It is easy to forget that teachers’ unions are private entities, with income, expenditures and bottom lines that ultimately determine their health and effectiveness. Their revenues, however, are almost the entirely the result of the dues payments of public employees. If unions increase dues, the onus is on the members. It is much better for them to increase the public education workforce, thereby bringing in new revenue and easing the burden on the existing rank-and-file.
It will be a high priority for the teachers’ unions to put a stop to layoffs and reignite the hiring binge that gave them the power they enjoy today. Teachers’ unions experienced decades of non-stop growth, and the recent economic downturn put them in an internal budget situation they were not used to dealing with. Whatever the effects of the November 2012 election on education policy, the larger issue is whether education policy will play second fiddle to the internal imperatives of the teachers’ unions – more members and less red ink.
An Education Intelligence Agency analysis of 2010-11 Internal Revenue Service filings reveals five of the eight largest teacher union local affiliates in the nation operated with budget deficits. Half of the 36 largest locals saw their dues revenue decrease from the previous year.
Most of these locals are either affiliates of the American Federation of Teachers, or jointly affiliated with AFT and the National Education Association. AFT’s governance structure is largely centered on its locals, just as NEA’s is centered on its state affiliates, which had their own financial troubles. The largest teachers’ union local in the U.S., the United Federation of Teachers in New York City, accumulated dues revenue of $125.5 million in 2010-11, but still ran an $11.8 million deficit due to a 12.1% increase in employee compensation costs.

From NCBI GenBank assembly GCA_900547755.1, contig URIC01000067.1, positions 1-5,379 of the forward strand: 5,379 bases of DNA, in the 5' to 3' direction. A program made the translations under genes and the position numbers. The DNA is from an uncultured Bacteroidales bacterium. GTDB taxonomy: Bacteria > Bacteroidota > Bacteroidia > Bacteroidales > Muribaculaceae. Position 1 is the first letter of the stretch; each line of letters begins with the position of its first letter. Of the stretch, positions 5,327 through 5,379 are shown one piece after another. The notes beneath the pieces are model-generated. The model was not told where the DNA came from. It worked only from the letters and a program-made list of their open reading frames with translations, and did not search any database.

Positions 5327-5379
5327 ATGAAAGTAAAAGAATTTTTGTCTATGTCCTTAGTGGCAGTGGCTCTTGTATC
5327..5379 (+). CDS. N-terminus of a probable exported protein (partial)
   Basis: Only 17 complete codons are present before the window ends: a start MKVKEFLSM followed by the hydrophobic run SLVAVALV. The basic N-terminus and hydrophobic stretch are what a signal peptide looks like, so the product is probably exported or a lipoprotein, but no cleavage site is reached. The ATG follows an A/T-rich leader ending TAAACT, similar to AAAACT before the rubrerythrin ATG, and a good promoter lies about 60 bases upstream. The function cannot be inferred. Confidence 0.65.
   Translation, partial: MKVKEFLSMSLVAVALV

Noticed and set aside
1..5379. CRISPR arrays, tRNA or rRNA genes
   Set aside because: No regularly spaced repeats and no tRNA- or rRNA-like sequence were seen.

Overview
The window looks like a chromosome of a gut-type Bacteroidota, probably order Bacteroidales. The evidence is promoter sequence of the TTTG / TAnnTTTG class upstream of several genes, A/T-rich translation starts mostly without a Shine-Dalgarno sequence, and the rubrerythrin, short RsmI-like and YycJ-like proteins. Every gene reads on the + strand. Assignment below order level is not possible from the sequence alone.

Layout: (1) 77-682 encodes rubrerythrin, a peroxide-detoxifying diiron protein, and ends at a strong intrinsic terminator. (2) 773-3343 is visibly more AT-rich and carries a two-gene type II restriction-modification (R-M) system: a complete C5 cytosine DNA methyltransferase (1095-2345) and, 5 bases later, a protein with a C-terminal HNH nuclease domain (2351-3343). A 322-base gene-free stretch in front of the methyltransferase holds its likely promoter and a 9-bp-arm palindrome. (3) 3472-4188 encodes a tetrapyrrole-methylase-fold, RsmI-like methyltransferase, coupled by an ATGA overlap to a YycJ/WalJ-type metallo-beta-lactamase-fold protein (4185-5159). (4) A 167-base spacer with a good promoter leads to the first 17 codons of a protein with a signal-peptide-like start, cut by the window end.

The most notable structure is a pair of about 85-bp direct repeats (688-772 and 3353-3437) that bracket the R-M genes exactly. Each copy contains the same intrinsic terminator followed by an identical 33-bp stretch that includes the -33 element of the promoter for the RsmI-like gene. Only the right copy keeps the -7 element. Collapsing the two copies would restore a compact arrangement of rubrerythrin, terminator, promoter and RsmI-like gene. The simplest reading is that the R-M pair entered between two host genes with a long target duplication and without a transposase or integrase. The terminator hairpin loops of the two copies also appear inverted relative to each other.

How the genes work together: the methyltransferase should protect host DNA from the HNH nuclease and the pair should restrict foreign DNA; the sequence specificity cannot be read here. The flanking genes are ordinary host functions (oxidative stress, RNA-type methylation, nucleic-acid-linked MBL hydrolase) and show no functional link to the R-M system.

The United Teachers Los Angeles, United Teachers of Dade, Broward Teachers Union, and United Educators of San Francisco were the other four top locals to experience deficits.
Other locals may have been in the black but are still on shaky ground. Figures for the Washington Teachers Union for 2010-11 were unavailable, while the Detroit Federation of Teachers’ small surplus did not cover the $1.4 million it still owed AFT.
Just like NEA’s state affiliates, a number of locals were able to achieve pension liability relief to improve their bottom lines. But, ironically, high personnel costs are the main roadblock to the unions’ long-term financial stability.
EIA has posted a table on its web site listing the dues revenue of the 36 largest locals, along with their other revenues, number of employees, their total compensation, and their budget deficit status.
I’ve warned previously that budget troubles don’t necessarily lead to less political power for the teachers’ unions, but they will have thrown good money after bad if they don’t receive some sort of tangible payoff for helping to elect friendly Democrats and defeat hostile ballot initiatives. If you want to gauge how well the teachers’ unions did in this election cycle, don’t look at merit pay or tenure reform or charter schools. Watch where your tax dollars go.